ECU Input Sensors

Mass Air Flow Sensor (MAF)
The mass airflow sensor is placed in the stream of intake air. It measures the intake flow rate by measuring a part of the entire intake flow. It consists of a hot wire that is supplied with electric current from the ECM. The temperature of the hot wire is controlled by the ECM a certain amount. The heat generated by the hot wire is reduced as the intake air flows around it. The more air, the greater the heat loss. Therefore, the ECM must supply more electric current to maintain the temperature of the hot wire as airflow increases. The ECM detects the airflow by means of this current change.
Intake Air Temperature sensor (IAT)
The intake air temperature sensor is mounted to the air duct housing. The sensor detects intake air temperature and transmits a signal to the ECM.
The temperature-sensing unit uses a thermistor that is sensitive to the change in temperature. Electrical resistance of the thermistor decreases in response to the temperature rise.

Camshaft (or Crankshaft) Position Sensor (CPS)
The camshaft position sensor monitors engine speed and piston position. These input signals to the ECM are used to control fuel injection, ignition timing and other functions. The camshaft position sensor has a rotor plate and a wave-forming circuit. The rotor plate has 360 slits for a 1°(POS) signal and 6 slits for a 120°(REF) signal. The wave-forming circuit consists of Light Emitting Diodes (LED) and photo diodes. The rotor plate is positioned between the LED and the photo diode. The LED transmits light to the photo diode. As the rotor plate turns, the slits cut the light to generate rough-shaped pulses. These pulses are converted into on-off signals by the wave-forming circuit and sent to the ECM.

Coolant Temperature Sensor (CTS)
The engine coolant temperature sensor is used to detect the engine coolant temperature. The sensor modifies a voltage signal from the ECM. The modified signal returns to the ECM as the engine coolant temperature input. The sensor uses a thermistor that is sensitive to the change in temperature. The electrical resistance of the thermistor decreases as temperature increases.

Knock Sensor
The knock sensor is attached to the cylinder block. It senses engine knocking using a piezoelectric element. A knocking vibration from the cylinder block is sensed as vibrational pressure. This pressure is converted into a voltage signal and sent to the ECM.

Heated Oxygen Sensor (HO2S)
The HO2S is placed into the exhaust manifold. It detects the amount of oxygen in the exhaust gas compared to the outside air. The sensor has a closed-end tube made of ceramic zirconia. The zirconia generates voltage from approximately 1V in richer conditions to 0V in leaner conditions. The sensor signal is sent to the ECM. The ECM adjusts the injection pulse duration to achieve the ideal air-fuel ratio. The ideal air-fuel ratio occurs near the radical change from 1V to 0V.

Throttle Position Sensor (TPS)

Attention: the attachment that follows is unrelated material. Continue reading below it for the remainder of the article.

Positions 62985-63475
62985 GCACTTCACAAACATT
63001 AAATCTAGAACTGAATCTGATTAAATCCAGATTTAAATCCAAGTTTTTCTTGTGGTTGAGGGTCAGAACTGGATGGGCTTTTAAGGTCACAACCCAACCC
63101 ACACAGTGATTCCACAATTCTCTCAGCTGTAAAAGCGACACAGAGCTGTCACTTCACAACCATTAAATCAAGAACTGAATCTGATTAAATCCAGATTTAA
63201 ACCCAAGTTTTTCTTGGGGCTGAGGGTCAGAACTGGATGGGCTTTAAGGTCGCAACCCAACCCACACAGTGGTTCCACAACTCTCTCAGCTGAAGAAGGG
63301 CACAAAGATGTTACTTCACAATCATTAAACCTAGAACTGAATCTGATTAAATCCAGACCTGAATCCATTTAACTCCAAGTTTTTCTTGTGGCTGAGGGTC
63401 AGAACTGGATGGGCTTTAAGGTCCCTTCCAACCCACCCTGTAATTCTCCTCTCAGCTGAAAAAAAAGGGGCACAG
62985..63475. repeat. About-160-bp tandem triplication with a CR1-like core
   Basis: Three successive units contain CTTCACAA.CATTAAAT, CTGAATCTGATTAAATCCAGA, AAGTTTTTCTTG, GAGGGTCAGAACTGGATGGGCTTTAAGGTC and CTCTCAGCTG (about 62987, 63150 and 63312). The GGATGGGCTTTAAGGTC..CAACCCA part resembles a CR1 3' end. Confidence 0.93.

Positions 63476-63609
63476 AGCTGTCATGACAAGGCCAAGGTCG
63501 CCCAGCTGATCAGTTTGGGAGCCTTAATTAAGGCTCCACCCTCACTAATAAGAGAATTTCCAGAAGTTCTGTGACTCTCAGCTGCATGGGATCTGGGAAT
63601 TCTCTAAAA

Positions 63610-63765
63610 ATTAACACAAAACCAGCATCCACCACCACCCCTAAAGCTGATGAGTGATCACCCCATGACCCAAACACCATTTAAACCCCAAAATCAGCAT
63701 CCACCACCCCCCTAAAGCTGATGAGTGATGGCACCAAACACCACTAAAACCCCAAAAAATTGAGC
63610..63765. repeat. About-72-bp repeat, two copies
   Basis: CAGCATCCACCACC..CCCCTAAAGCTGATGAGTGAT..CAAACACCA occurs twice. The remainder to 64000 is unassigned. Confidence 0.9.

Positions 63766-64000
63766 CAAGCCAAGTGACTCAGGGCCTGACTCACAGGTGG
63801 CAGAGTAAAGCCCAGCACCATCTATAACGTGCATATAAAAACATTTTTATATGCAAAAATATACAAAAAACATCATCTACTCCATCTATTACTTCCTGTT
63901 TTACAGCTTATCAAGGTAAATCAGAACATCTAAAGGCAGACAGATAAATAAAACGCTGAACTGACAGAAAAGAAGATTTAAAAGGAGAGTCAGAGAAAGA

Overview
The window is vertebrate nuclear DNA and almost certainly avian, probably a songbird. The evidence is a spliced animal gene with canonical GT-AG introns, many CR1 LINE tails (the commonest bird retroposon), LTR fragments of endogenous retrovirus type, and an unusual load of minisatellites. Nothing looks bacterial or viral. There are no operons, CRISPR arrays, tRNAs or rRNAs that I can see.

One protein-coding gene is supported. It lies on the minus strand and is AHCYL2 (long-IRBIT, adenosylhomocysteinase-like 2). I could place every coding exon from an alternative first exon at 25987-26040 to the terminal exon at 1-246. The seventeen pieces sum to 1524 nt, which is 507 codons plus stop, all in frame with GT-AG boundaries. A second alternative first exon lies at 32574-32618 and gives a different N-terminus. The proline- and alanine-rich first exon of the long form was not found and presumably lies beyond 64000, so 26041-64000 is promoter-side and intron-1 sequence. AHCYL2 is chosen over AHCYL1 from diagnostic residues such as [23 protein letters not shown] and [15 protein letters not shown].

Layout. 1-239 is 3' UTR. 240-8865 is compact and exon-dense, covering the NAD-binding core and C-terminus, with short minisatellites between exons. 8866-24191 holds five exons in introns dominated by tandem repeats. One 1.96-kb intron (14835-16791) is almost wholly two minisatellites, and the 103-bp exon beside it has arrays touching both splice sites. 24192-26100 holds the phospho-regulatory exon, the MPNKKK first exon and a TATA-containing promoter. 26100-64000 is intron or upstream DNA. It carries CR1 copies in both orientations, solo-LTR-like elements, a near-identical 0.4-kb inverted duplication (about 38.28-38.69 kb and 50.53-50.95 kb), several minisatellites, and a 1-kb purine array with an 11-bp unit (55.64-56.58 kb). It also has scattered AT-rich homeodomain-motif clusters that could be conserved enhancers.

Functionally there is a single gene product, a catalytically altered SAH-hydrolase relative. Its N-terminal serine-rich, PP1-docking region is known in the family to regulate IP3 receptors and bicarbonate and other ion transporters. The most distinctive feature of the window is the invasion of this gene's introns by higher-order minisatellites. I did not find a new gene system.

The throttle position sensor responds to the accelerator pedal movement. This sensor is a kind of potentiometer that transforms the throttle position into output voltage, and emits the voltage signal to the ECM.

In addition, the sensor detects the opening and closing speed of the throttle valve and feeds the voltage signal to the ECM.

The ECM receiving the signal from the throttle position sensor determines idle position of the throttle valve. This sensor controls engine operation such as fuel cut. On the other hand, the "Wide open and closed throttle position switch", which is built into the throttle position sensor unit, is not used for engine control.

Vehicle Speed Sensor (VSS)
The vehicle speed sensor is installed in the transaxle. It contains a pulse generator that provides a vehicle speed signal to the speedometer. The speedometer then sends a signal to the ECM.

Power Steering Pressure Switch (PSPS)
The power steering oil pressure switch is attached to the power steering high-pressure tube and detects a power steering load. When a power steering load is detected, it signals the ECM. The ECM adjusts the idle speed for the increased load.

Manifold Absolute Pressure (MAP)
The Manifold Absolute Pressure sensor measures changes in the intake manifold pressure resulting from engine load and speed changes. The computer sends a 5-volt reference signal to the MAP sensor.

As pressure changes in the intake manifold occur, the electrical resistance of the MAP sensor also changes. By monitoring the sensor output voltage, the computer can determine the manifold absolute pressure.

The higher the MAP voltage output the lower the engine vacuum, which requires more fuel. The lower the MAP voltage output the higher the engine vacuum, which requires less fuel. Under certain conditions, the MAP sensor is also used to measure barometric pressure. This allows the computer to automatically adjust for different altitudes. The computer uses the MAP sensor to control fuel delivery and ignition timing.

Cranking Signal
The control module uses this signal to tell when the vehicle is in the STARTING mode. This information is used to allow enrichment and cancel diagnostics while engine is cranking.

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